2. Three black swans were brought alive to Batavia from Western Australia during Willem de Vlaming’s expedition, but they died soon after their arrival. This demonstrates the difficulty of transporting exotic animals over long distances and the challenges faced in maintaining their survival.
  3. Marion Dufresne spent approximately four months in New Zealand during his voyage, documenting the rich avian diversity of the region. This extended period of observation allowed for more detailed insights into the species present.
  4. The French expedition observed numerous ducks and teals on the lakes of New Zealand. This indicates the abundance of waterfowl in the region, emphasizing its importance as a habitat for these birds.
  5. The curlews observed by Marion Dufresne in New Zealand are known to spend the summer months in the country before migrating to islands of the Pacific Ocean. This migration pattern reflects the seasonal movements of various bird species.

Terms:

  1. Roteiro: A Portuguese word meaning ‘itinerary’ or ‘route’. In the context of the book, it refers to a personal narrative of a voyage, often lacking the technical details of a sailing chart.
  2. On-dit: A French term meaning ‘hearsay’ or ‘rumor’. It is used to describe stories and accounts that are based on unreliable information or speculation.
  3. Assagais: A type of spear commonly used by indigenous peoples of southern Africa, often tipped with horn or metal.
  4. Sotilicario: A Portuguese name for the Cape penguin, reflecting the bird’s supposed cunning and its ability to dive underwater to evade predators.
  5. Struthious Birds: A group of flightless birds, including ostriches, emus, cassowaries, and rheas, characterized by their large size and strong legs.
  6. Wallace’s Australian Region: A zoogeographic region defined by Alfred Russel Wallace, encompassing the islands of the Banda Sea and sharing a common avifauna with Australia.
  7. Psittaci: The scientific order that includes parrots, characterized by their colorful plumage and strong beaks.
  8. Megapodius: A genus of birds that includes the Scrub Fowl, known for their unique nesting behavior of building large mounds of vegetation and debris to incubate their eggs.
  9. Cormorants: Birds with webbed feet and a hooked beak, known for their diving abilities and feeding on fish.
  10. Gannets: Seabirds with a distinctive white plumage and a long, sharp beak, often seen diving for fish.

Examples:

  1. The Rukh of Marco Polo: Marco Polo’s account of the rukh, a mythical bird said to be capable of lifting an elephant, illustrates the blending of observation and exaggeration that often occurred in early accounts.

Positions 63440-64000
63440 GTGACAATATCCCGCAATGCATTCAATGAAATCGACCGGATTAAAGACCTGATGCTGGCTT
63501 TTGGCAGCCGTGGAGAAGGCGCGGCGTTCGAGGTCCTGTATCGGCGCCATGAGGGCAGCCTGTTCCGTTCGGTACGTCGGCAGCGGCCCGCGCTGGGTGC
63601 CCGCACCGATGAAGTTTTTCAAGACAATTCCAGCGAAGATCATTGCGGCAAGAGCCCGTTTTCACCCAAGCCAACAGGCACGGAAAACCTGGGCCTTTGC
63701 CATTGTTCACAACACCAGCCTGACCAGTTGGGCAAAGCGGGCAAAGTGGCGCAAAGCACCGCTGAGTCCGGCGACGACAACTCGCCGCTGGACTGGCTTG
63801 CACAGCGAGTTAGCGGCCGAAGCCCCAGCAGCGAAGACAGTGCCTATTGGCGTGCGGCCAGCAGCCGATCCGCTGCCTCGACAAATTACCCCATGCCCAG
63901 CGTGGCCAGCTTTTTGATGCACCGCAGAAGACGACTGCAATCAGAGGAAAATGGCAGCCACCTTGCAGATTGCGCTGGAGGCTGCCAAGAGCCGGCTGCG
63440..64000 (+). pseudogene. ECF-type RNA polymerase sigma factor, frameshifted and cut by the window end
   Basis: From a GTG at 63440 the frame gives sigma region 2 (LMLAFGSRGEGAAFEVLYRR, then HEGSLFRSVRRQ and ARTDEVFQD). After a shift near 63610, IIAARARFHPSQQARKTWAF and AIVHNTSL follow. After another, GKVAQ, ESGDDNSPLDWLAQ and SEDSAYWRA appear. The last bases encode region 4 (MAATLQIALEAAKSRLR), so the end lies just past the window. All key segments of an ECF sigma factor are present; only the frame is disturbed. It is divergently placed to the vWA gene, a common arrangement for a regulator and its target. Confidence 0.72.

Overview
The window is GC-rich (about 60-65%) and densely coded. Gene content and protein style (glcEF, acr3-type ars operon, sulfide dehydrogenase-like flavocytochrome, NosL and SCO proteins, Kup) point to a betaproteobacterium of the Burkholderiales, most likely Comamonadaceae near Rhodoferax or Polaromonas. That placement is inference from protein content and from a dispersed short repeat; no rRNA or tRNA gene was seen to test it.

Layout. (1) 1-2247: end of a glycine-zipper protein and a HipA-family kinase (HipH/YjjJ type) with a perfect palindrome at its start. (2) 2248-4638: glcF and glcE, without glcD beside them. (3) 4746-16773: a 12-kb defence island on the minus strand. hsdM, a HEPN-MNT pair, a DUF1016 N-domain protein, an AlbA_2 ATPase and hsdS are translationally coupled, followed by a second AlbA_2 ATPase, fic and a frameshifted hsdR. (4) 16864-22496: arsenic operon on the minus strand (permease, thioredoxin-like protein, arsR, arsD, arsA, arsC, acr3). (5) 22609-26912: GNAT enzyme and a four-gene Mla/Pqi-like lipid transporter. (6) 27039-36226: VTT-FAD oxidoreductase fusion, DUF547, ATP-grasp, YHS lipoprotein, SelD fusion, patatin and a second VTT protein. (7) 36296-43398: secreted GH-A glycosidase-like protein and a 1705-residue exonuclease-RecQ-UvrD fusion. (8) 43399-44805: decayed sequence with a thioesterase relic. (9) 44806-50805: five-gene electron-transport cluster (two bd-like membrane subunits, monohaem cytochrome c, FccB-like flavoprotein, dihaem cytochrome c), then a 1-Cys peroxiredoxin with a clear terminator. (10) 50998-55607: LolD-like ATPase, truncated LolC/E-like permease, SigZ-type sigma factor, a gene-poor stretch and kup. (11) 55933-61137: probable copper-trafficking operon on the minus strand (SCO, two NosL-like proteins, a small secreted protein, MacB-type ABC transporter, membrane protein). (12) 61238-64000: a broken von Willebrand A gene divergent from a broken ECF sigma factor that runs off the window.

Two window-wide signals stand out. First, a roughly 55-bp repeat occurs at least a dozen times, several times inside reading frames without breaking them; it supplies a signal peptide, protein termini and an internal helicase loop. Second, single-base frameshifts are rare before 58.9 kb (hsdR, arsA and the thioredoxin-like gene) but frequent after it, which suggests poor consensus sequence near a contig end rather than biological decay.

2. The Angra de Sam Bràs: The first voyage of Vasco da Gama to India, documented in the Roteiro da Viagem de Vasco da Gama, provides valuable insights into the encounters with penguins and seals at the Angra de Sam Bràs, a bay on the south-west coast of Africa.
  3. The Banda Islands: The Dutch East India Company’s strategy to eradicate nutmeg trees on all islands except Amboyna and the Banda Islands, demonstrates the pursuit of economic dominance and control over valuable commodities.
  4. The Cassowary in Java: The story of a cassowary being presented to the Estates of Holland in 1597, after being brought from Java, highlights the fascination with exotic animals and the exchange of species between continents.
  5. Willem de Vlaming’s Encounter with Black Swans: The discovery of black swans in Western Australia during De Vlaming’s expedition in 1696 illustrates the unique avian life of the region and the challenges faced in identifying unfamiliar species.
  6. The Discovery of Dirk Hartog’s Tin Plate: The retrieval of a tin plate engraved with details of Dirk Hartog’s ship, the Eendragt, in 1616, provides concrete evidence of early Dutch exploration in Australia.
  7. Marion Dufresne’s Observations in Tasmania: The identification of pelicans (Pelecanus conspicillatus) by Marion Dufresne in Tasmania demonstrates the accuracy of his observations and the presence of this species in the region.
  8. The Tui in New Zealand: Marion Dufresne’s description of the ‘black thrushes with white tufts’, which are now recognized as Tuis (Prosthemadura Novæ-Zealandiæ), highlights his ability to observe and document distinctive features of these birds.
  9. The New Zealand Wood Pigeon: The detailed description of a large, blue-colored wood pigeon in New Zealand, likely the Hemiphaga Novæ-Zealandiæ, provides valuable information about the bird’s appearance and habitat.
  10. The Sooty Oyster-catcher: The ‘black bird of the form of an oyster-catcher, and possessing a red bill and red feet’, described by Marion Dufresne, is now identified as the Sooty Oyster-catcher (Hæmatopus unicolor), showcasing his keen observation skills.

Conclusion:

The essays in this book provide a fascinating glimpse into the history of ornithology, revealing how our understanding of birds has evolved over time. While early explorers often relied on subjective accounts and comparisons with known European species, their observations laid the groundwork for future scientific exploration. This collection highlights the importance of meticulous documentation, critical analysis, and ongoing research in the pursuit of knowledge about avian diversity and behavior. The essays also serve as a reminder of the profound impact that exploration and cultural exchange have had on our understanding of the natural world.